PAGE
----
When an electrical malfunction causes a transmission to be sent to a squadron of bombers to attack Russia with nuclear arms, General Bogan tries to call the bombers back but as they have already passed their “fail-safe” point, the pilots have been instructed to ignore any reversal of prior orders. It’s then up to the President (Henry Fonda) to try to avoid nuclear disaster by working directly with the Russians through his interpreter (Larry Hagman). All bombers are destroyed except for one lone plane which manages to continue its course and it becomes apparent that the President might have to do the unthinkable to divert an all-out World War III.
Featuring a plot that is so similar to Dr. Strangelove that a plagiarism lawsuit was filed and settled out of court, Fail-Safe is indeed the straight-faced counterpart of Kubrick’s satire which was released earlier the same year. Set mainly in the one location of Strategic Air Command Headquarters, the movie nonetheless manages to be a real nail-biter and is constant edge-of-your-seat stuff. Tightly directed Sidney Lumet and featuring a great cast which also includes Walter Matthau, Dan O’Herlihy, Fritz Weaver, Edward Binns, Frank Overton and Dom DeLuise, Fail-Safe is a classic cold-war thriller. Despite critical acclaim the film did not do well at the time of its release due to the similarities with Dr Strangelove, which had hit the theatres earlier, but the film has since rightfully found its audience.
4. Seven Days in May (John Frankenheimer 1964)
It’s quite telling that in a list of ten Cold War classics, there are two entries by director John Frankenheimer. Master of the paranoia thriller and completely on fire in the early sixties, Frankenheimer followed up his cold war classic The Manchurian Candidate with another fantastic entry into the genre with Seven Days in May.
The film follows right-wing General James M. Scott (Burt Lancaster) who believes that liberal President Jordan Lyman (Fredric March) is being way too soft on the communists when he decides to sign a nuclear disarmament agreement with Soviets. As a result he plans a military takeover of the United States.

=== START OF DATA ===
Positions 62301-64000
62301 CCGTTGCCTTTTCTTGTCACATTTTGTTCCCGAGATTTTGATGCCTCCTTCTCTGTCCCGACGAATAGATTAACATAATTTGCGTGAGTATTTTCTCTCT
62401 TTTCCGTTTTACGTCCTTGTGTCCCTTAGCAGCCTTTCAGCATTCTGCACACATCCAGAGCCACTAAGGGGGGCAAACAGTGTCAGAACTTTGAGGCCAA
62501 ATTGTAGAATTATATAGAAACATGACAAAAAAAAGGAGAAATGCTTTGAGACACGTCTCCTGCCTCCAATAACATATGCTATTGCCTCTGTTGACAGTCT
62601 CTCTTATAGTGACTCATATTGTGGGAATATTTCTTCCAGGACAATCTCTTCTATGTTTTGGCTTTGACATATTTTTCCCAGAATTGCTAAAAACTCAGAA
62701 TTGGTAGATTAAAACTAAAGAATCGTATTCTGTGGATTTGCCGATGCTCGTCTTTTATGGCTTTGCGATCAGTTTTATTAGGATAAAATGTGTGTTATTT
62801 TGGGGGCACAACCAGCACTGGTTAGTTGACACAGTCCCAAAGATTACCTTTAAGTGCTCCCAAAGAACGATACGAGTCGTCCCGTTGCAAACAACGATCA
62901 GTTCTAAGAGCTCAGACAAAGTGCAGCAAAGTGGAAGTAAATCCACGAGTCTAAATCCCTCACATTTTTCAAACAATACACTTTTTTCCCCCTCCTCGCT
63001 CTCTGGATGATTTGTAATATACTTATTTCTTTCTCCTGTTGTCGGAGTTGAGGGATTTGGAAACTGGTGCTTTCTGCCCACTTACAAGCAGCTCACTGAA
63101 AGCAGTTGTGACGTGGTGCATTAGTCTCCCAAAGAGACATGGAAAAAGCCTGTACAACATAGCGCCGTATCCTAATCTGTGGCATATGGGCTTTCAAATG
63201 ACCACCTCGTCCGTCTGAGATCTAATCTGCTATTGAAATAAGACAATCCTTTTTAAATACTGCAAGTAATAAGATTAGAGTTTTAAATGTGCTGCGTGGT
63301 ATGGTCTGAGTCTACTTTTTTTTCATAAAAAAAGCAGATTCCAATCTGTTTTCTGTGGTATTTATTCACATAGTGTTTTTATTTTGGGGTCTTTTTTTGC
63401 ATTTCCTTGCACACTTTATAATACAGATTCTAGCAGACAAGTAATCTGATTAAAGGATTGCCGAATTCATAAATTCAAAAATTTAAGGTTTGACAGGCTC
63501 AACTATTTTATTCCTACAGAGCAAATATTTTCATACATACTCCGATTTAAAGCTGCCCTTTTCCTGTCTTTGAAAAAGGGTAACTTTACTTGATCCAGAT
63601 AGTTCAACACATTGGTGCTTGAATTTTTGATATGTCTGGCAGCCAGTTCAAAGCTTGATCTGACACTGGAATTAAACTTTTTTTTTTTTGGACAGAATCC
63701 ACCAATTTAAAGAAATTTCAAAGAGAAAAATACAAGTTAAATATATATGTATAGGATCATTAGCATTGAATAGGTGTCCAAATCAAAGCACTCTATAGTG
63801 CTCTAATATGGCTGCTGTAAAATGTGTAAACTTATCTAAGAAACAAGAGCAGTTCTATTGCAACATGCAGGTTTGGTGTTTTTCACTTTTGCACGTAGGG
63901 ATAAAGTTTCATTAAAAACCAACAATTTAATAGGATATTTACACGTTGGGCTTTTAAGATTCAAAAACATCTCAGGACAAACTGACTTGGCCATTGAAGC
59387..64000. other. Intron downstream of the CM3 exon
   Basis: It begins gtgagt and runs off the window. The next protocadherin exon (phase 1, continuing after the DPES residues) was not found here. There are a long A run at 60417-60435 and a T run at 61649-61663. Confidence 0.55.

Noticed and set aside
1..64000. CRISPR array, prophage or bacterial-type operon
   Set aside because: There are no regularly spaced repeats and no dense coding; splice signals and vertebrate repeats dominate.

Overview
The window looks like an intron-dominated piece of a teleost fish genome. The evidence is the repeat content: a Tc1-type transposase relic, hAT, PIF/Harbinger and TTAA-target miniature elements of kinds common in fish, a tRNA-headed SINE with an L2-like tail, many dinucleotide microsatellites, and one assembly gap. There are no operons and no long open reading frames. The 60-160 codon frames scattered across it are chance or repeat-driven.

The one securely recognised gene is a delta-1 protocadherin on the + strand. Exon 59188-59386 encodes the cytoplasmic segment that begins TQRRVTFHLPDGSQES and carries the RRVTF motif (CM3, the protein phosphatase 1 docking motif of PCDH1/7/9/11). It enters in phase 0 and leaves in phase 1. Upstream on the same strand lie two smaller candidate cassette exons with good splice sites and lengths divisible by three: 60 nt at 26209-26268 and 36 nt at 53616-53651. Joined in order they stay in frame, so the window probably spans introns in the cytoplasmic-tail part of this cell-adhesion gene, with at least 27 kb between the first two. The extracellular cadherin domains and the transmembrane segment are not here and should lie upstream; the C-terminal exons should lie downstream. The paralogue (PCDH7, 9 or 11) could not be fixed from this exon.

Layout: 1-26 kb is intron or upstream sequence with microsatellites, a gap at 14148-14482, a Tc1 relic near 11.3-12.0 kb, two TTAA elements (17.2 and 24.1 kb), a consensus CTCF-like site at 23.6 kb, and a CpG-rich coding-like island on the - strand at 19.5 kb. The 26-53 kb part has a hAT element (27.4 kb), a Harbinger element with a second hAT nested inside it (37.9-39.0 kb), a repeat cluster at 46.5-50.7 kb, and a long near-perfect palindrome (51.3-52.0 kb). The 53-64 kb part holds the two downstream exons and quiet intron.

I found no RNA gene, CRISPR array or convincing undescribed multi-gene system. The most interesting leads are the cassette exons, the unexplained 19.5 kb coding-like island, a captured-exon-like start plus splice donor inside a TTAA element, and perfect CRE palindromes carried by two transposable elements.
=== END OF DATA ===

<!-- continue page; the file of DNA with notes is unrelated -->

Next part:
Colonel “Jiggs” Casey (Kirk Douglas) discovers the conspiracy and even though he does not support the President’s decision to sign the agreement, he is even more opposed to this undemocratic plot and informs the President of the general’s plans. From there on in Casey, the President and some of his trustworthy aids have seven days to find evidence and foil the plot, constantly being hindered by political protocol and those involved in the conspiracy.
With a realistic screenplay and stark black and white photography, Seven Days in May has a distinct docudrama feel to it. And whilst The Manchurian Candidate was released during the Cuban Missile Crisis, Seven Days in May was released a few months after the assassination of President Kennedy, once again making the film feel rather topical at the time.
Just like Frankenheimer’s previous cold war thriller, this film also received two Academy Award nominations, for Best Supporting Actor and Best Art Direction. And whilst the film again did not win the coveted statues, Edmond O’Brien walked away with a Golden Globe for Best Supporting Actor instead, just like Angela Lansbury had done two years before for The Manchurian Candidate.
5. The Spy Who Came In From the Cold (Martin Ritt 1965)
Based on the novel of the same name by renowned author of espionage thrillers John le Carré, The Spy Who Came In From the Cold is a classic cold war spy thriller, which didn’t do all that well upon its initial release due to its bleak and grim nature but has tremendously gained in stature over the years.
Alec Leamas (Richard Burton) is a British agent in West Berlin who is demoted after one of his operatives is killed. As a result his finances dwindle, he goes into a depression and turns to alcohol. This however is part of a scheme to make Leamas able to go undercover in the East. Soon Leamas is on the communist payroll and divulging British intelligence. He also gets interrogated about an East German intelligence officer named Mundt by Herr Fiedler (Oskar Werner), which ultimately leads to Mundt’s arrest.
But during Mundt’s trial, information about Leamas surfaces and it appears that he in fact might be a double-agent who’s still working for the West. This in turn results in Mundt’s acquittal and the arrest of Leamas and Herr Fiedel, who is presumed to be in cahoots with him. But it turns out that truly nothing appears as it seems in the world of espionage and further double-crosses are ahead.
Featuring a grim intricate plot about a burned-out depressed main character in a shady world, bleak black and white cinematography and art direction and a down-beat finale, the film wasn’t a success with audiences at the time even though it received plenty of critical praise. The movie won BAFTAs for Best British Film, Actor, Cinematography and Art Direction as well as Academy Award nominations for Richard Burton and its Art Direction. The Spy Who Came In From the Cold is nowadays considered one of the very best John le Carré adaptations and a classic espionage thriller.